Election Board Hopes New System Solves Polling Woes

Aug 11, 2016

The Election Board contemplates the winning Votec polling system.
Credit Stan Jastrzebski / WBAA

Tippecanoe County officials are hoping a new check-in system will make Election Day less stressful for both voters and volunteers.

The last several election cycles have been plagued with problems related to the county’s check-in system, from long waits for voters to stressful situations for volunteers. For example, the e-pollbooks have had difficulty connecting with the county’s voter database, and last November, an issue with the system distributed the wrong ballot to nearly 100 people during early voting.

The County Election Board, frustrated with the county’s current slow-moving, glitch-heavy system, narrowed four new choices down to one Thursday morning. The new vendor—Votec—has worked with the county in the past, but ducked out of Indiana a few years ago when a new law required companies to be certified to operate in the state.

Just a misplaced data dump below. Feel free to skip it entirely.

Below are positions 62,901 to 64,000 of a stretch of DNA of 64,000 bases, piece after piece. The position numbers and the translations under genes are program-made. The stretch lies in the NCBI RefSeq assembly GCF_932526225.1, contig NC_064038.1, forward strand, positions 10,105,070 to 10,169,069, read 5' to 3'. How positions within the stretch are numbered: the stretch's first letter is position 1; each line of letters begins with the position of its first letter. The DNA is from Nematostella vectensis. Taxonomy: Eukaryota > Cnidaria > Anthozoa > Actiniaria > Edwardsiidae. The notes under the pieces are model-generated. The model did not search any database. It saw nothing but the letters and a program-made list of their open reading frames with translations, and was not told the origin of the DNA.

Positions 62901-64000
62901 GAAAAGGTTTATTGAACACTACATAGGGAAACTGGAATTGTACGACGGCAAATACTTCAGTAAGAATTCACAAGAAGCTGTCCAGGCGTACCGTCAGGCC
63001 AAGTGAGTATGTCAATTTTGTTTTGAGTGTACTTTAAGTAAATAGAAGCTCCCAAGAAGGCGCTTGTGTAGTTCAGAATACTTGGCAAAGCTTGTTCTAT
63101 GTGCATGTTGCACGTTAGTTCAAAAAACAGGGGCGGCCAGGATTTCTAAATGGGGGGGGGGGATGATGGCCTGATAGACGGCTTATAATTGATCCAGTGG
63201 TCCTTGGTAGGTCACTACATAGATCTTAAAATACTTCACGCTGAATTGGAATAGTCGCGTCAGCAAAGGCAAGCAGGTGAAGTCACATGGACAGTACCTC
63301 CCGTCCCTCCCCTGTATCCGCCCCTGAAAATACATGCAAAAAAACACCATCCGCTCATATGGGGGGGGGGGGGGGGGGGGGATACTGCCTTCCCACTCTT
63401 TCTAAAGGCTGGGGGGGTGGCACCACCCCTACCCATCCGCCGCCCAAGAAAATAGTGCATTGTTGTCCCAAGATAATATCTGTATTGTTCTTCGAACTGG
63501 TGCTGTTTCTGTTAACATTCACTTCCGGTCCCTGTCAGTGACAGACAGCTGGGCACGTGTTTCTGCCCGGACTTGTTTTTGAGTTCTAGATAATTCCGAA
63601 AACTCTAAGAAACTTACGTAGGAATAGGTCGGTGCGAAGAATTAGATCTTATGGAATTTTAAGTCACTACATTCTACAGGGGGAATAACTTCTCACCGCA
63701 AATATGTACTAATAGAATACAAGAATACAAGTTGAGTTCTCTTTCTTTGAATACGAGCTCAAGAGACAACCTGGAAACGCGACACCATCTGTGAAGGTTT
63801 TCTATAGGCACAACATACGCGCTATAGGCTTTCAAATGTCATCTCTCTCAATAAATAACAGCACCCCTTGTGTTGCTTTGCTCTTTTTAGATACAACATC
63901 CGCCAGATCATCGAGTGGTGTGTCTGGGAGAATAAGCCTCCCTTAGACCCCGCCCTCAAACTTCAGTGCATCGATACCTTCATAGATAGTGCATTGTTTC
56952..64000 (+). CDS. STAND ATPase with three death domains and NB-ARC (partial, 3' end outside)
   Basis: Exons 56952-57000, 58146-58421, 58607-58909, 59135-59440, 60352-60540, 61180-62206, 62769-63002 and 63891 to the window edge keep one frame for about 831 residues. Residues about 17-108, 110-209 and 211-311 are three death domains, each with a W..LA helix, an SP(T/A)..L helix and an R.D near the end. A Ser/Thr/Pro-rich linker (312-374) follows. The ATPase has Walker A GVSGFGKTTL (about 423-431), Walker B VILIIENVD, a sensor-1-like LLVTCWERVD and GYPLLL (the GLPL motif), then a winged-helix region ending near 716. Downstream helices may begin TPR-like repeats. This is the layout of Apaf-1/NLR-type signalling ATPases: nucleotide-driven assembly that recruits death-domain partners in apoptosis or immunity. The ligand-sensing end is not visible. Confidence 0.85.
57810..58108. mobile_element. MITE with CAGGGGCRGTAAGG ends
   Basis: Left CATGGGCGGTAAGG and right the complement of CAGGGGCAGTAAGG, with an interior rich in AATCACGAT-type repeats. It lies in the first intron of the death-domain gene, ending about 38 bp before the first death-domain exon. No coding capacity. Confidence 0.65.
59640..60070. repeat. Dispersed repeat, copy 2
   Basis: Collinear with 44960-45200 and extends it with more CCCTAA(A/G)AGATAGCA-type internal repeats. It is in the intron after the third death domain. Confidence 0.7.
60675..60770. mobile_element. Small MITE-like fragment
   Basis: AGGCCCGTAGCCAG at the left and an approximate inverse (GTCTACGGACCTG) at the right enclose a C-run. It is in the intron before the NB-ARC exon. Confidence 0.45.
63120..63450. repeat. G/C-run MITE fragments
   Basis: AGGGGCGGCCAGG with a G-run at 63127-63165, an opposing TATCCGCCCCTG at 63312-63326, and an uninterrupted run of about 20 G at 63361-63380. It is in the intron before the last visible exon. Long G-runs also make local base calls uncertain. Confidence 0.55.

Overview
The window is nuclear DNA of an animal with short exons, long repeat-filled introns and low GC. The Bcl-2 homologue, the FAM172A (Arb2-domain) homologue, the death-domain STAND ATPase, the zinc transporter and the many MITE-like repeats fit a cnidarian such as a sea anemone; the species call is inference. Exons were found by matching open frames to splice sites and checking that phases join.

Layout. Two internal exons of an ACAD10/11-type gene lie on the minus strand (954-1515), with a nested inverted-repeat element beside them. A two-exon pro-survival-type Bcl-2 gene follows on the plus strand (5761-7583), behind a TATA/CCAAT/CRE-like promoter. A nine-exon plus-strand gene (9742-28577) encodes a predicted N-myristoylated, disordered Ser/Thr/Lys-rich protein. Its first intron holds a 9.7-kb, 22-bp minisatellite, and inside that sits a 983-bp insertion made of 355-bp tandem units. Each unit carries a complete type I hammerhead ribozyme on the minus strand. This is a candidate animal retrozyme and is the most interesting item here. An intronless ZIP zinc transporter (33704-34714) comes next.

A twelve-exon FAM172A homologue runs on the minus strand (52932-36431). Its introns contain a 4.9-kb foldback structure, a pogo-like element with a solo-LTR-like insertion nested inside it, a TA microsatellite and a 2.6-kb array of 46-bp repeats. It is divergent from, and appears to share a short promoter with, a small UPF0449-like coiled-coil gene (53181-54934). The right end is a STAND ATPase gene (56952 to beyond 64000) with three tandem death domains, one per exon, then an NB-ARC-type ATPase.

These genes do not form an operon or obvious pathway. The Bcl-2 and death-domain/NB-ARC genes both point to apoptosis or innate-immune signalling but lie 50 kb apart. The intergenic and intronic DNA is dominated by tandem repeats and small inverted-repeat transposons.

Even though he had originally championed Votec’s rival’s, Election Systems and Software, for its proximity to Lafayette, Votec’s history with the county proved persuasive for Board Co-Director Brian Mangus.

There should be a comfort level with the two years Votec operated in Tippecanoe County with no issues,” said Mangus.

County Clerk Crista Coffey agreed. She says even though the support staff is farther away, Votec’s always been responsive and available to help.

“Their support staff has always gone above and beyond,” she said. “Even if they’re in another state in another time zone, they have always been available to us as needed.”

She said a smooth-running system is important for the large crowds expected for this year’s presidential race: It’s because of having worked with them before and having full confidence in their ability to help is with the upcoming—huge!—general election.”

Votec officials had raised questions during their presentation about whether they could deliver the technology on time for this year’s election, but Tippecanoe County leaders say they’ve been convinced the system can be up and running before early voting starts in October.